"Mr. Atta, I'll see your box-cutter and raise you three feet of American hardwood."

Timthinker
February 23, 2008, 06:52 AM
One key word Hso used in his post was "cheap". Some sword canes literally have their blades made from pot metal. They are dull and often brittle. Now, a dull blade can be sharpened, but if it is long and thin, then other problems arise that you do not need in a self-defense situation. If forced to defend myself with a blade, I would prefer something thick and sharp like a bowie rather than a thin blade which exists on many sword cane designs. This is a personal opinion, but I believe it merits serious consideration.


Timthinker

inkhead
February 24, 2008, 01:44 AM
sword canes are a great way to get yourself cut in a fight. You are barely gripping the handle, and there is no handle guard when you jab to protect your hand from sliding up. Not to mention you can't take it to the airport, and you will have to wait at the scene of the crime to see if the officers press charges against you.

However with the one from real-self-defense, you should think of it like an ASP baton. If you've ever been hit by one, the flexible motion is what makes it unbearably painful. This umbrella is very much like an asp baton with an umbrella over it.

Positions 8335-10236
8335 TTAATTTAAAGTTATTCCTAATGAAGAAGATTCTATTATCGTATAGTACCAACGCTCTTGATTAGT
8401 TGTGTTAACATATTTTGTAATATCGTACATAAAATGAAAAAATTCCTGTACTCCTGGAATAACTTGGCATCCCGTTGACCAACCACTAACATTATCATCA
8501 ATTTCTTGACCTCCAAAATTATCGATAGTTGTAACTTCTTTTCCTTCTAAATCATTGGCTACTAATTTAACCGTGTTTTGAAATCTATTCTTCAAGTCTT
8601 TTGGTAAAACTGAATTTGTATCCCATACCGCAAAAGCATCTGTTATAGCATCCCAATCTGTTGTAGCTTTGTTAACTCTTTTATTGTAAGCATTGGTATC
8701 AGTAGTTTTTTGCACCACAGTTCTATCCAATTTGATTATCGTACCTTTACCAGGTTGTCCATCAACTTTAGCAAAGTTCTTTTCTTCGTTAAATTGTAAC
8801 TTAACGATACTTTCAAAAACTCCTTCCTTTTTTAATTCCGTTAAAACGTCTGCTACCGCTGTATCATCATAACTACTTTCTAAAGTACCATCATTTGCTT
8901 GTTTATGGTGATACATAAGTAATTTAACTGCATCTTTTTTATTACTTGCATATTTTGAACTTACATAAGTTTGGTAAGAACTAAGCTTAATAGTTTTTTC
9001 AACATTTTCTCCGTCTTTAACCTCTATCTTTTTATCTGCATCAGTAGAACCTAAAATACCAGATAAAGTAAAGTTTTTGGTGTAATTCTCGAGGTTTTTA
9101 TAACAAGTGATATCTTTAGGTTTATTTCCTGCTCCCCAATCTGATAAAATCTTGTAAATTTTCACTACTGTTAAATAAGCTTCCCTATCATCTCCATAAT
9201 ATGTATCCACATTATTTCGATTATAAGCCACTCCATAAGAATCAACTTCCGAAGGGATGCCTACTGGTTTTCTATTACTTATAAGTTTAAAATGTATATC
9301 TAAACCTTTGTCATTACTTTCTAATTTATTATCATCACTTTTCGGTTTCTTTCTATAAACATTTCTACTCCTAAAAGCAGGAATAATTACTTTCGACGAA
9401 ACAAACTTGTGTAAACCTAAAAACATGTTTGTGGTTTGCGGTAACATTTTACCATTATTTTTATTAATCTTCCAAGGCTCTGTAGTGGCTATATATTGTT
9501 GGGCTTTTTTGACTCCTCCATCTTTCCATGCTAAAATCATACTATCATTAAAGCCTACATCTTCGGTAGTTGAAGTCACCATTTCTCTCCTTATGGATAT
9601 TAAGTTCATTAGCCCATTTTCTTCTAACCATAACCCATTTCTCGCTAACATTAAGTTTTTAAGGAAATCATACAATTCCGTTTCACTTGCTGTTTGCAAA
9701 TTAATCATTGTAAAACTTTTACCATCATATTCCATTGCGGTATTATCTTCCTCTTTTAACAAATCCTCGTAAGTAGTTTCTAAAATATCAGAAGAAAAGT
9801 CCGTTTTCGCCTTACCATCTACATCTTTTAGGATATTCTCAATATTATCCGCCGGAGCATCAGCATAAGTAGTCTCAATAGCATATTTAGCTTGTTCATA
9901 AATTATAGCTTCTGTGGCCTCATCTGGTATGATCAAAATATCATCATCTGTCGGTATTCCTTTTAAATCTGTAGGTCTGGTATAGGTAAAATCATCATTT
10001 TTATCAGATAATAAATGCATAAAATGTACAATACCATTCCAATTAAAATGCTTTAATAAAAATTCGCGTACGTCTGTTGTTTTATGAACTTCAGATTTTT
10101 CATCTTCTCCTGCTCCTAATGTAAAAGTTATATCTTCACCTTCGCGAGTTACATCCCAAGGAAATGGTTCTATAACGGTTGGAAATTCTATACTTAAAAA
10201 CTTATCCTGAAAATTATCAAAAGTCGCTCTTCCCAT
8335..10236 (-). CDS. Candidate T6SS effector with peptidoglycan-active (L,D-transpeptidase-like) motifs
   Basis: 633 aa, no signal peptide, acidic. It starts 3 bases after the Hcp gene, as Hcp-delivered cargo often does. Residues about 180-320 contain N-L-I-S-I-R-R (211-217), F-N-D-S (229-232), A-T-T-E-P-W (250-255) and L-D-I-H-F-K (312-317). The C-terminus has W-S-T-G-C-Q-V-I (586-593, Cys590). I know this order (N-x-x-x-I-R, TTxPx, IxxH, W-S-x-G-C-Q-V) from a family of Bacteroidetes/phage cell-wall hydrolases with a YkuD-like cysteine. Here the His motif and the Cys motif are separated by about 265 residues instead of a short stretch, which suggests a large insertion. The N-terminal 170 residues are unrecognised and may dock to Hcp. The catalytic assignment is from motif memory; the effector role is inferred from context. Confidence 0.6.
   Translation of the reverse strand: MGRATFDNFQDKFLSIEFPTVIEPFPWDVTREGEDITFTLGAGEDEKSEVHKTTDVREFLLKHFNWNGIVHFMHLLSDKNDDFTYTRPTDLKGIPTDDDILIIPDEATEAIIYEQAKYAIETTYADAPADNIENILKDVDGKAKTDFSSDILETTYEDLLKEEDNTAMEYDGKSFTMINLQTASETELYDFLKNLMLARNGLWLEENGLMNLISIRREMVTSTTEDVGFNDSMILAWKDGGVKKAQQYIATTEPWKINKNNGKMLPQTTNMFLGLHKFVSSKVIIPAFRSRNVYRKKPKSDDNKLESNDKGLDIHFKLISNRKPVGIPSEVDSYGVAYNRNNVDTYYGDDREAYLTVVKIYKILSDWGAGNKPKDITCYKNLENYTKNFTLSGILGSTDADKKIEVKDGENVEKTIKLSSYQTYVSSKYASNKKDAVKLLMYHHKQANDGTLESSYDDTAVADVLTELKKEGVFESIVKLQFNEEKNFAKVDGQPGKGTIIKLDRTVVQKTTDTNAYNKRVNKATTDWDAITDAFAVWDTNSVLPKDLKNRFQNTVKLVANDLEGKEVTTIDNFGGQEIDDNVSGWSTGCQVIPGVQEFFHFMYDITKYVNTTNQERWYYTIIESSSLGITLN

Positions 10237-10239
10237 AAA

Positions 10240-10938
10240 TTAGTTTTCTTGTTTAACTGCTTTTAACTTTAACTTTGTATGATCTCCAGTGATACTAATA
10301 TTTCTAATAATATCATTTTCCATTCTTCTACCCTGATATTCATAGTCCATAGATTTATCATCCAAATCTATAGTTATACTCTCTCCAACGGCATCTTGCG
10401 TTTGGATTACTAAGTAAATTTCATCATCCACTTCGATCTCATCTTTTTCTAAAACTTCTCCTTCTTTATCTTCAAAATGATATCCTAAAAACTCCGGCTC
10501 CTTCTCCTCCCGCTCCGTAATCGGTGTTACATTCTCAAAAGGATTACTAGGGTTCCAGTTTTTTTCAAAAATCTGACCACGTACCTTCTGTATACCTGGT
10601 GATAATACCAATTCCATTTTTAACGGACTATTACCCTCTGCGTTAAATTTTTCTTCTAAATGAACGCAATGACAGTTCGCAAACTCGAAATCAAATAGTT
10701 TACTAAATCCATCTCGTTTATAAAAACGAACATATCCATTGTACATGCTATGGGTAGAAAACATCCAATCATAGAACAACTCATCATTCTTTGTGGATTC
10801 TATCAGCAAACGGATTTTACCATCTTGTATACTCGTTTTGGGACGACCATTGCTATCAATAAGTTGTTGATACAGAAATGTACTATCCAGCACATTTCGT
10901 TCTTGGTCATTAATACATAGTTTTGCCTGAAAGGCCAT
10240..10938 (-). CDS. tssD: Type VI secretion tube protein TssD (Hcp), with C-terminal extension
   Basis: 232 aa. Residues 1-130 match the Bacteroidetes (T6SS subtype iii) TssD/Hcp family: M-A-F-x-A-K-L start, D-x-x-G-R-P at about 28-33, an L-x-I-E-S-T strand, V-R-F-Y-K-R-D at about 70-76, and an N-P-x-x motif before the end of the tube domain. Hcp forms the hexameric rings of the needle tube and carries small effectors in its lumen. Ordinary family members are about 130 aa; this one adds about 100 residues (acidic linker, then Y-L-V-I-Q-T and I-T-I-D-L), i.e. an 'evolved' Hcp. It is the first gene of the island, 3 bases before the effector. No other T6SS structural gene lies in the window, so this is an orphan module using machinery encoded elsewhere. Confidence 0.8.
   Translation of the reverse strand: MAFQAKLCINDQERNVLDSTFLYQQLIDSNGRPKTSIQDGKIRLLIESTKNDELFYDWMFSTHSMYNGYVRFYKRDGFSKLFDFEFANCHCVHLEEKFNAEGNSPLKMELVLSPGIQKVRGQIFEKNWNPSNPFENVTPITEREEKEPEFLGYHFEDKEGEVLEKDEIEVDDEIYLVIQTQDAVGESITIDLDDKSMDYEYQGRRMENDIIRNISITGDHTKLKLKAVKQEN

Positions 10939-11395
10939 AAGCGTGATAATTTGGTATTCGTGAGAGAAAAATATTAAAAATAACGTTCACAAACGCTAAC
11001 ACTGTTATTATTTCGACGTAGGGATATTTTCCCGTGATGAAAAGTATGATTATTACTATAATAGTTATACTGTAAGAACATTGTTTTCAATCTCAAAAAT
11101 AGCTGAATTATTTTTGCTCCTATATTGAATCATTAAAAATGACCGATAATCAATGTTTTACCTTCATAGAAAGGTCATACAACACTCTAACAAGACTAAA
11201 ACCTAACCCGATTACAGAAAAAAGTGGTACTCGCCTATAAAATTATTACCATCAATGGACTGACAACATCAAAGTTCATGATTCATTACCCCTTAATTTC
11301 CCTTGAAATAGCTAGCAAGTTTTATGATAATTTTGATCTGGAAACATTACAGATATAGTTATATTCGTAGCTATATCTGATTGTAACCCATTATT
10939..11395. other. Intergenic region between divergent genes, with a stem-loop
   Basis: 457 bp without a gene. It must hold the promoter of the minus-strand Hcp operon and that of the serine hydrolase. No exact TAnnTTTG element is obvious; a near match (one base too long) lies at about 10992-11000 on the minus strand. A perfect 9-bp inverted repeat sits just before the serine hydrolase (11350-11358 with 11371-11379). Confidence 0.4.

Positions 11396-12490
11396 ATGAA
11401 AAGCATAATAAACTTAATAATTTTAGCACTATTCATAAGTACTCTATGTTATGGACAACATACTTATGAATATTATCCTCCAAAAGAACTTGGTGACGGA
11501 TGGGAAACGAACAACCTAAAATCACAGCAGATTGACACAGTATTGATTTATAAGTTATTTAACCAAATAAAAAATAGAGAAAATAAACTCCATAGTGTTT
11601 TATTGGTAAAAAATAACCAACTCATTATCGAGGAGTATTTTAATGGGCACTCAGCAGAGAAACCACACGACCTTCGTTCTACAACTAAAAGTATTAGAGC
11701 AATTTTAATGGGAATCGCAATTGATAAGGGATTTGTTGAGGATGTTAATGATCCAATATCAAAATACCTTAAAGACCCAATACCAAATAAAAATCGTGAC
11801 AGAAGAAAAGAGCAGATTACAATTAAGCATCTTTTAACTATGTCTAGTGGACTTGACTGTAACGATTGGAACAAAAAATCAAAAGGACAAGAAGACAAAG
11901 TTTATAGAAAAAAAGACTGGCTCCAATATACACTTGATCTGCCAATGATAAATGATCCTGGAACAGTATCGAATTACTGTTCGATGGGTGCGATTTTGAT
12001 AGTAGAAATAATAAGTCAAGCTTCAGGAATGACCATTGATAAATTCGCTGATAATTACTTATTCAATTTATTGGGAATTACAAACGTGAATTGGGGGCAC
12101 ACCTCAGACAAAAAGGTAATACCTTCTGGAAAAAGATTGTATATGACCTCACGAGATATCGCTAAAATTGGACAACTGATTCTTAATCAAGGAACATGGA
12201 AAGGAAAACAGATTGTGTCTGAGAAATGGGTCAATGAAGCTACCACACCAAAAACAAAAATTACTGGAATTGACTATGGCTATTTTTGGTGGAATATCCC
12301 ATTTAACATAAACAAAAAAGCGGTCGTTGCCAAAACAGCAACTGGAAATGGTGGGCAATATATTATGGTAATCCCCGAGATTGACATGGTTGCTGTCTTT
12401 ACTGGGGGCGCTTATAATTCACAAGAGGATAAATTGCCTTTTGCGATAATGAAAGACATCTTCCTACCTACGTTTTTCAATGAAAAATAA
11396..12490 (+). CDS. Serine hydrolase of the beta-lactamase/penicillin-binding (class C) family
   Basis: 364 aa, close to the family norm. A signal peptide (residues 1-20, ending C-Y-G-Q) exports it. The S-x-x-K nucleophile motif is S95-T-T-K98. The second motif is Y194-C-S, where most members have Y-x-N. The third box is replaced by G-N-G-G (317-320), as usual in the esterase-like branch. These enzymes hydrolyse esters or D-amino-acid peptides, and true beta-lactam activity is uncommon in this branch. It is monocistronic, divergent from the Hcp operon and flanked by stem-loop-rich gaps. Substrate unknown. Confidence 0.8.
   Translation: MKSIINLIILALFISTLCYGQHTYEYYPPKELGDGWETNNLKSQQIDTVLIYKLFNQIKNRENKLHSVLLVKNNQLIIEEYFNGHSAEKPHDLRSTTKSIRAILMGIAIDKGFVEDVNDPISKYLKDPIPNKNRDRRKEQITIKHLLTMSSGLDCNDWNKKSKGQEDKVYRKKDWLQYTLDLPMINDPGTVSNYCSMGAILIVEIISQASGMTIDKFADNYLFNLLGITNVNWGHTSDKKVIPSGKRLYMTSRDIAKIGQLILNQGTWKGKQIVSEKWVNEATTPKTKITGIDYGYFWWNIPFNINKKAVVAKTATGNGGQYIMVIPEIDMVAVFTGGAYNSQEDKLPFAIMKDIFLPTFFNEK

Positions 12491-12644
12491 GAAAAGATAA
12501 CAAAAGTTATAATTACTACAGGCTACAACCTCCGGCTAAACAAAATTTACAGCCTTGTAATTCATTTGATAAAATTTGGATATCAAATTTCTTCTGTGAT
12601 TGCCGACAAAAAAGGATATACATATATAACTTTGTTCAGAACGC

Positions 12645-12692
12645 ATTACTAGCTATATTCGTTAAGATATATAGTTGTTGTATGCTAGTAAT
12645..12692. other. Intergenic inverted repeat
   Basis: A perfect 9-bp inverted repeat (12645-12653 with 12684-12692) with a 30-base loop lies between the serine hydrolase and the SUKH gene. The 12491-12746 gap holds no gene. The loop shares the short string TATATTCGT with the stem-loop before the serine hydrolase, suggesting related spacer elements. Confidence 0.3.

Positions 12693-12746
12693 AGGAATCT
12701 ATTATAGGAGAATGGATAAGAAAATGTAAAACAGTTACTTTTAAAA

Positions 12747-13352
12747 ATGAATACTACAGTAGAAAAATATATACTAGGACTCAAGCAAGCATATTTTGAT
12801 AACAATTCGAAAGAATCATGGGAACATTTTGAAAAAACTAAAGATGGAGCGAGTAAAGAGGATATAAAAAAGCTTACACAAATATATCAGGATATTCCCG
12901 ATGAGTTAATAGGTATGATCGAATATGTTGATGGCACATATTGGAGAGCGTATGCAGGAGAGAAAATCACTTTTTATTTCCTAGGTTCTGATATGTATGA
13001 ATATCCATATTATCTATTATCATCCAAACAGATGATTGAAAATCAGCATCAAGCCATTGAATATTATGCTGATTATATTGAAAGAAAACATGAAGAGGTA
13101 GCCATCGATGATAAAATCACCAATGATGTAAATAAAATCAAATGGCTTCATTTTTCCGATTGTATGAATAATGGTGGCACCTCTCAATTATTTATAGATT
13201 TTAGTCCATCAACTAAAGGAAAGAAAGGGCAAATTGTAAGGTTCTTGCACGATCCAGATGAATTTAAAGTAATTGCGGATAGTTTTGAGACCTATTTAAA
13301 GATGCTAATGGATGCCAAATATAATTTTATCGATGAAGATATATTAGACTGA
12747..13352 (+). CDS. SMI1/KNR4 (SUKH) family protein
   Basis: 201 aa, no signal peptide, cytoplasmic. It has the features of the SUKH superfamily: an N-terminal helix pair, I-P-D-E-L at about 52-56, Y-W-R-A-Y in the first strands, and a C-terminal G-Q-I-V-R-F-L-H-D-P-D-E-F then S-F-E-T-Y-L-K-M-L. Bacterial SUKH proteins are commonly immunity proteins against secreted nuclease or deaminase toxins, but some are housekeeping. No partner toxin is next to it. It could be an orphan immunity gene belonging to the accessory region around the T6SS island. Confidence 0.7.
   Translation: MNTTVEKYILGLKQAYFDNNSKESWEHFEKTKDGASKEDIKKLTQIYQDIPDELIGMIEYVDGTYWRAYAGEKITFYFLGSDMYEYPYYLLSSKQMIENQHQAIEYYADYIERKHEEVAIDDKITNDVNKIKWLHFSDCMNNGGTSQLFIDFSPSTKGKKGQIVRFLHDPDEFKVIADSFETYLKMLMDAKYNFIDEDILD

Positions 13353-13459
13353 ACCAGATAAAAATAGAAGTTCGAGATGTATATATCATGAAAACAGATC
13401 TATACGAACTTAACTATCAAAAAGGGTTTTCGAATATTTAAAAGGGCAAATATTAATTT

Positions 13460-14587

Defending yourself on the street with this umbrella is alot less likely to get you detained or arrested for defending yourself with an umbrella.

seeker_two
February 24, 2008, 10:18 AM
Legallity and carryablilty are my issues. Sword/knife umbrellas and canes are illegal to carry in public in Texas. Also, one can carry an umbrella many places where you can't carry a gun, knife, or even a cane (museums, airports, gov't buildings). And x-rays and astute security personnel will find the blade.

If I need a knife, I'll bring a good one (and often do)....

Keep the suggestions coming, please.....

Patrick_Henry
March 7, 2008, 10:20 PM
Would it be possible to build and umbrella around a good cane?

ArfinGreebly
March 8, 2008, 01:20 AM
Sure.

After all, most early umbrellas were wooden, with a pair of metal collars and ribs.

I've seen umbrellas built around a bamboo shaft.

Seen in J. Smith & Sons in London, 1982/1983. I'll bet they have a web site nowadays . . . and indeed they do (http://www.james-smith.co.uk/).

And they still do the solid walking stick umbrella (http://james-smith.athena.titaninternet.co.uk/productcategory.cfm?SectionID=21).

Polished Hickory, also in Maple
http://james-smith.athena.titaninternet.co.uk/productimages/74LARGE.jpg
http://www.thehighroad.org/attachment.php?attachmentid=109322&d=1258443524


Pricey, but the point is they do it, so it can be done.

All you need to find is someone in this country who can build it for a reasonable price.

hso
March 8, 2008, 10:11 AM
AG,

Now why did you have to go and show that to me?!?

Almost $400? That should deter me effectively.

Patrick_Henry
March 8, 2008, 11:16 AM
Hmmm.. I can't really buy one of those but I should def take a look and see if I can't figure out how to make one...